German Labrador Mendez

Associate Professor
Phone: 
609-258-4513
Email Address: 
labrador@Princeton.EDU
Office Location: 
347 East Pyne

On leave 2016-17

Profile

Germán Labrador Méndez (Vigo, 1980) is an Associate Professor in the Department of Spanish and Portuguese Languages and Cultures at Princeton University since 2008. His interests span various fields and encompass literary and cultural history, memory studies, poetry, social movements, and urban cultures. His primary area of research is Modern and Contemporary Spain. Before arriving at Princeton, he taught at the Universidad de Salamanca and later at the Universität Hamburg.

His first book, Letras arrebatadas, Poesía y química en la transición española [Raptured Letters: Chemical Poetry during the Spanish Transition to Democracy], studies how a forgotten group of Spanish underground poets used drugged literature in the symbolization of the historical experience of their generation, from the psychedelic utopias of 1968 to the deadly spread of heroine consumption in the 1980s. His second book, Culpables por la literatura. Imaginación política y contracultura en la transición española [Guilty of Literature. Political Imagination and Counter-Culture in the Spanish Transition to Democracy](1968-1984) (Siglo XXI, forthcoming), analyzes the attempts on the part of Spanish countercultures to exceed low intensity post-Francoist democracy through bio-literature and activism in the 1970s.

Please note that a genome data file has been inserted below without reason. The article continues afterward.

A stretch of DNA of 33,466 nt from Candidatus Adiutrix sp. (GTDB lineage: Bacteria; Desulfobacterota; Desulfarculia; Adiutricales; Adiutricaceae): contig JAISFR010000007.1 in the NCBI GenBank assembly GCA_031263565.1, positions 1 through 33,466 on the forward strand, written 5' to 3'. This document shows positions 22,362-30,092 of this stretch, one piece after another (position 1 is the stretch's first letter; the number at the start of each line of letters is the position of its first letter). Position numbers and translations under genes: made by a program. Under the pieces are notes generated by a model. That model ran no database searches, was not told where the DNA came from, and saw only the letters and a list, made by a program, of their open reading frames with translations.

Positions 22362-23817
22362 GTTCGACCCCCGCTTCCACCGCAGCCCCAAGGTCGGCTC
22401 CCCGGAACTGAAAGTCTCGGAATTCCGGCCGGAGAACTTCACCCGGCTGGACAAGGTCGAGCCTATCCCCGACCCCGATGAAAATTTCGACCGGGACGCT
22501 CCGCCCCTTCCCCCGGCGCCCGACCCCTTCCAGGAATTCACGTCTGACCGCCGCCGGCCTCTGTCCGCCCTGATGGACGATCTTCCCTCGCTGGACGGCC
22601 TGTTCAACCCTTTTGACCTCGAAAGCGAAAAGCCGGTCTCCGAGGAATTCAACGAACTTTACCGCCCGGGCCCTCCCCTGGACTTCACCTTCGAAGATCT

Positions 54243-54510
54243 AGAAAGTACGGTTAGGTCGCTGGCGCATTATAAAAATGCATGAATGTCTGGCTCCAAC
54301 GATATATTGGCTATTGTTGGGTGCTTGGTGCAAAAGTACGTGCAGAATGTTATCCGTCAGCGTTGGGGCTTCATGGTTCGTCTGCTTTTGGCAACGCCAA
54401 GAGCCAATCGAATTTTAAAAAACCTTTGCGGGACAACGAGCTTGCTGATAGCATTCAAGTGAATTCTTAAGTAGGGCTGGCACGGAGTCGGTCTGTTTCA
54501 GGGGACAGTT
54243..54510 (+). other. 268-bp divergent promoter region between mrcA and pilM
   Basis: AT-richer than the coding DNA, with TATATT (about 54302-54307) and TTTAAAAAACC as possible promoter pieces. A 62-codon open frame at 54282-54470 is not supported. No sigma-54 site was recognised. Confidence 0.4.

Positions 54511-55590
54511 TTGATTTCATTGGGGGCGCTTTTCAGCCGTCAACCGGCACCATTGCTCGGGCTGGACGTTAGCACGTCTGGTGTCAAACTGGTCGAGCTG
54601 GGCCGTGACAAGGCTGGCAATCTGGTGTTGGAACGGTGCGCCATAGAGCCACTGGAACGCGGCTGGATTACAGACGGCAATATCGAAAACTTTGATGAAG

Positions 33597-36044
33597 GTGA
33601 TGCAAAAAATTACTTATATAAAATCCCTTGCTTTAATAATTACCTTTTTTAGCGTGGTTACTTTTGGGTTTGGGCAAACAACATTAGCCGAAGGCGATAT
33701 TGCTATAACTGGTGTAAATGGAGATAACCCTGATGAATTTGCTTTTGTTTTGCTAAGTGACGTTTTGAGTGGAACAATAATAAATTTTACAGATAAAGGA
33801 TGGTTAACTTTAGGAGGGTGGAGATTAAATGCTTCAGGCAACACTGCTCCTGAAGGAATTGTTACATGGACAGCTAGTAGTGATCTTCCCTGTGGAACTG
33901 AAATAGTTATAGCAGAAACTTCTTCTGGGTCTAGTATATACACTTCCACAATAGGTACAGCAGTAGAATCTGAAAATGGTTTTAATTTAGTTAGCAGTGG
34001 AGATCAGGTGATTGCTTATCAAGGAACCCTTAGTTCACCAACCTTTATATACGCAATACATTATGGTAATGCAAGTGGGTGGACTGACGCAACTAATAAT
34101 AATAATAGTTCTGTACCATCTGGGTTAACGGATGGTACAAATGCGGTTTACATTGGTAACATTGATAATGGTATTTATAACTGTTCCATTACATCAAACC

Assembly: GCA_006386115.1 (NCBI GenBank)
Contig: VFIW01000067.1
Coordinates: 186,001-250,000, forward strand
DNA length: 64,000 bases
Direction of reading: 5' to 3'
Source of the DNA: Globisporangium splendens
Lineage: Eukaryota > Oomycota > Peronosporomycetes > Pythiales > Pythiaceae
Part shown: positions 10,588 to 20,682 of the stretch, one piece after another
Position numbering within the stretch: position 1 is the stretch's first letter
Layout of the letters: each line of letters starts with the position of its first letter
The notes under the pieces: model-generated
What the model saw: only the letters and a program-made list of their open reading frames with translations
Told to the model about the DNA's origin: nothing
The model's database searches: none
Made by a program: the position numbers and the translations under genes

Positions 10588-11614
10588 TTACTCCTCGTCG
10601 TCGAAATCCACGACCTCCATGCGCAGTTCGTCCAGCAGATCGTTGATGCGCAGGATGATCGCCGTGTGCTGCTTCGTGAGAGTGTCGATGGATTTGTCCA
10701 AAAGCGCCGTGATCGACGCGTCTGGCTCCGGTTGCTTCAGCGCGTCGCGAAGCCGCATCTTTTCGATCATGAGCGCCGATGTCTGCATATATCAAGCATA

He is currently editing an anthology of works by anti-Francoist poets, Muerto el perro, se acabó la rabia. 25 poetas underground de la transición española (Acuarela & Antonio Machado Libros), and a critical edition of José Luis Hidalgo's book Los muertos (Devenir), a collection of poems denouncing the existence of Francoist mass graves published during the dictatorship. His investigations in progress include two book projects. The first is The Cultural Production of the Crisis in Today's Spain (2008-2013), devoted to understanding how popular culture can enter into political confrontation and exercise resistance when, as J. Butler writes, life becomes precarious, and the second is a study of the state's memorial politics during the Restoration and the birth of the Second Republic, in relation to social engineering but also to political disobedience. It is tentatively titled If Even Statues Do not Stand. Iconoclasm, Monumentalism, Education and Political Subjection in Pre-War Spain (1868-1936).

Education

  • Ph.D. Spanish Literature, Universidad de Salamanca (Spain). Co-advised: Université Paris IV-La Sorbonne (France).
  • M.A. Spanish and Latin American Literature, U. Salamanca & U. Paris IV-La Sorbonne.
  • B.A. Romance Philology and Hispanic Philology,  U. Salamanca.
Publications List: